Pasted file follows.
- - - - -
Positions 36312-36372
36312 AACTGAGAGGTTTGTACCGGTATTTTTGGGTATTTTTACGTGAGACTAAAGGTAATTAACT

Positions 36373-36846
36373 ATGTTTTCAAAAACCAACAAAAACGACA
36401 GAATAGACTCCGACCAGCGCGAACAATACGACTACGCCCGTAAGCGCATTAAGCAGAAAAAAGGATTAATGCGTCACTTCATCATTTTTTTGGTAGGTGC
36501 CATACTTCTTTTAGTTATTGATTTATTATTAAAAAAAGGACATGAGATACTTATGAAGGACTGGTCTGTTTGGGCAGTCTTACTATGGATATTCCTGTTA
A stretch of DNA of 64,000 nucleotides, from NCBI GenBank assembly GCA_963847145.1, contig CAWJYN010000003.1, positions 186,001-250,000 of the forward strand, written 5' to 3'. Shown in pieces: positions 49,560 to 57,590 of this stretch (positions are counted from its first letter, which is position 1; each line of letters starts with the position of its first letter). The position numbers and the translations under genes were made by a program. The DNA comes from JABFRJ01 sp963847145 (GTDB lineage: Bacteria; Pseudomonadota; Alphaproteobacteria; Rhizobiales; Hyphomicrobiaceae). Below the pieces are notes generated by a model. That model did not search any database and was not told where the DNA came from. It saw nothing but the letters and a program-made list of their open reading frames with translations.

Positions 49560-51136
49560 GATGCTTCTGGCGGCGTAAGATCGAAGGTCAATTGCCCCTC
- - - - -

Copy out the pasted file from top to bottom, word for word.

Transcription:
Positions 36312-36372
36312 AACTGAGAGGTTTGTACCGGTATTTTTGGGTATTTTTACGTGAGACTAAAGGTAATTAACT

Positions 36373-36846
36373 ATGTTTTCAAAAACCAACAAAAACGACA
36401 GAATAGACTCCGACCAGCGCGAACAATACGACTACGCCCGTAAGCGCATTAAGCAGAAAAAAGGATTAATGCGTCACTTCATCATTTTTTTGGTAGGTGC
36501 CATACTTCTTTTAGTTATTGATTTATTATTAAAAAAAGGACATGAGATACTTATGAAGGACTGGTCTGTTTGGGCAGTCTTACTATGGATATTCCTGTTA
A stretch of DNA of 64,000 nucleotides, from NCBI GenBank assembly GCA_963847145.1, contig CAWJYN010000003.1, positions 186,001-250,000 of the forward strand, written 5' to 3'. Shown in pieces: positions 49,560 to 57,590 of this stretch (positions are counted from its first letter, which is position 1; each line of letters starts with the position of its first letter). The position numbers and the translations under genes were made by a program. The DNA comes from JABFRJ01 sp963847145 (GTDB lineage: Bacteria; Pseudomonadota; Alphaproteobacteria; Rhizobiales; Hyphomicrobiaceae). Below the pieces are notes generated by a model. That model did not search any database and was not told where the DNA came from. It saw nothing but the letters and a program-made list of their open reading frames with translations.

Positions 49560-51136
49560 GATGCTTCTGGCGGCGTAAGATCGAAGGTCAATTGCCCCTC